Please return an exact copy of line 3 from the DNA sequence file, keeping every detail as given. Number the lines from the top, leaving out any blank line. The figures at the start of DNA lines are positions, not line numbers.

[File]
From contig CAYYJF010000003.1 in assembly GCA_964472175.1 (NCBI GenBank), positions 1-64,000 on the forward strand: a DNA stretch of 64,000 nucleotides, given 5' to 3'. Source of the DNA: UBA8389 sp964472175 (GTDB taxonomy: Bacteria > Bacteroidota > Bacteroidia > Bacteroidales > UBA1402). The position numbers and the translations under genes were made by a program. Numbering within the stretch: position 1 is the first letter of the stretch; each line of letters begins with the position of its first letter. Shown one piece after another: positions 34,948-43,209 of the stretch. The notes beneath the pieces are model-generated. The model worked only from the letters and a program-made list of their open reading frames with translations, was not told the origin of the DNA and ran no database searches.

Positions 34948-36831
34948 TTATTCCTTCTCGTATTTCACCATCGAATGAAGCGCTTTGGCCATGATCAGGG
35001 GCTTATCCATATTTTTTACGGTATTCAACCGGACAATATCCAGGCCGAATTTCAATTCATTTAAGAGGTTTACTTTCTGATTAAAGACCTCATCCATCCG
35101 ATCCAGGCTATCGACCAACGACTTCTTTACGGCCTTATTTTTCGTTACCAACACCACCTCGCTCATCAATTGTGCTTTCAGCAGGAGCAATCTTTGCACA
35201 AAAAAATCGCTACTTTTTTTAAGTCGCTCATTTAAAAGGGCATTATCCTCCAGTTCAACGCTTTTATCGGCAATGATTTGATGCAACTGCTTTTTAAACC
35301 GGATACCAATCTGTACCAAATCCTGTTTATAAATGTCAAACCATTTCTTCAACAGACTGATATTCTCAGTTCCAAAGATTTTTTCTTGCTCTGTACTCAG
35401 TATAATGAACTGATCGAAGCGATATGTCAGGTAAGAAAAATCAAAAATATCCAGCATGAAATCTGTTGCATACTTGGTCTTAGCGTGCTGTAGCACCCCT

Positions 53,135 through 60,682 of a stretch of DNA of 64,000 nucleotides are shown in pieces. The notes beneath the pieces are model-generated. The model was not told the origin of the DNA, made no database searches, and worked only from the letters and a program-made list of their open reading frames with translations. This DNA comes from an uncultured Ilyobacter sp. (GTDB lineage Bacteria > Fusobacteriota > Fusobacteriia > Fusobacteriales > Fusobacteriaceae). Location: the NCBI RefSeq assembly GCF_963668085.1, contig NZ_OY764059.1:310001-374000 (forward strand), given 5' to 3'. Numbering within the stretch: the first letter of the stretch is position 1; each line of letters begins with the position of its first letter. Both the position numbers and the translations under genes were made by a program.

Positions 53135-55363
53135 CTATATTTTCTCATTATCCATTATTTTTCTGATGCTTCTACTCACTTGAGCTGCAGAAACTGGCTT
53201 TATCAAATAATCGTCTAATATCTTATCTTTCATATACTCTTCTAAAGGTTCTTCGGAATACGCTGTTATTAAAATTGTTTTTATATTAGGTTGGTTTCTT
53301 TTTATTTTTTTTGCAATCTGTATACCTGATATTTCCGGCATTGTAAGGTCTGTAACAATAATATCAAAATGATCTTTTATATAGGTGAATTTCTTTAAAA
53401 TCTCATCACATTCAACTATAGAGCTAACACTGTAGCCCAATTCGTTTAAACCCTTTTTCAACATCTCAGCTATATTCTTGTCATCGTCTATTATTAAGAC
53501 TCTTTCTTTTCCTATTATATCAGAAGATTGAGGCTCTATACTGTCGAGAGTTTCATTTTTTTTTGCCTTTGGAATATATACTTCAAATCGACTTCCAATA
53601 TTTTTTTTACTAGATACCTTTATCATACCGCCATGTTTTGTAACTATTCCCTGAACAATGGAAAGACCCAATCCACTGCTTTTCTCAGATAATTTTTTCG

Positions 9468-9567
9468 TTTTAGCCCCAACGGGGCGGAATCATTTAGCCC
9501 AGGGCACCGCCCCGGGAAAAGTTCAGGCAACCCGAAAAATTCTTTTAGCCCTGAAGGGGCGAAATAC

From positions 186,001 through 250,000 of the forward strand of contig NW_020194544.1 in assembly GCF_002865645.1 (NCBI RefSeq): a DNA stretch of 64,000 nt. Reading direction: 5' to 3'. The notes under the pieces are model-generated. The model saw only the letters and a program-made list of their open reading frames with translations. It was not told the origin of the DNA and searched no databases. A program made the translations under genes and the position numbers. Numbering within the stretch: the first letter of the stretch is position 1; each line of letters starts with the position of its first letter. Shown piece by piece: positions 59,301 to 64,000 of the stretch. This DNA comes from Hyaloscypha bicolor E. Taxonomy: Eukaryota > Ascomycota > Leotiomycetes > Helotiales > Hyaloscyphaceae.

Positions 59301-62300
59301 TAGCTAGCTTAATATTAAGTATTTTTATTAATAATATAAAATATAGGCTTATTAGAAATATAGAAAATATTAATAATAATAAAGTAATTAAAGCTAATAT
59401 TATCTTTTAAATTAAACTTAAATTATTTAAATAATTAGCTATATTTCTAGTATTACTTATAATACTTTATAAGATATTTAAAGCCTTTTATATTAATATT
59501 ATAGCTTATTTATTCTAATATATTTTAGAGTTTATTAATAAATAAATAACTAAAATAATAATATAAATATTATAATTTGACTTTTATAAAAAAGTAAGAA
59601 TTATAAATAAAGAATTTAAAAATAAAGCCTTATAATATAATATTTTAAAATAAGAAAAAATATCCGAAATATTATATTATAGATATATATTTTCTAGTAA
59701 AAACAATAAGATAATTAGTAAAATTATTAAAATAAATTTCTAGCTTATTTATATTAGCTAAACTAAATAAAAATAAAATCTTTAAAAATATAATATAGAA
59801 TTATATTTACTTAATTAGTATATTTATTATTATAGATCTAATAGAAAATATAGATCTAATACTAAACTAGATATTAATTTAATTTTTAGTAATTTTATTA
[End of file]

34948 TTATTCCTTCTCGTATTTCACCATCGAATGAAGCGCTTTGGCCATGATCAGGG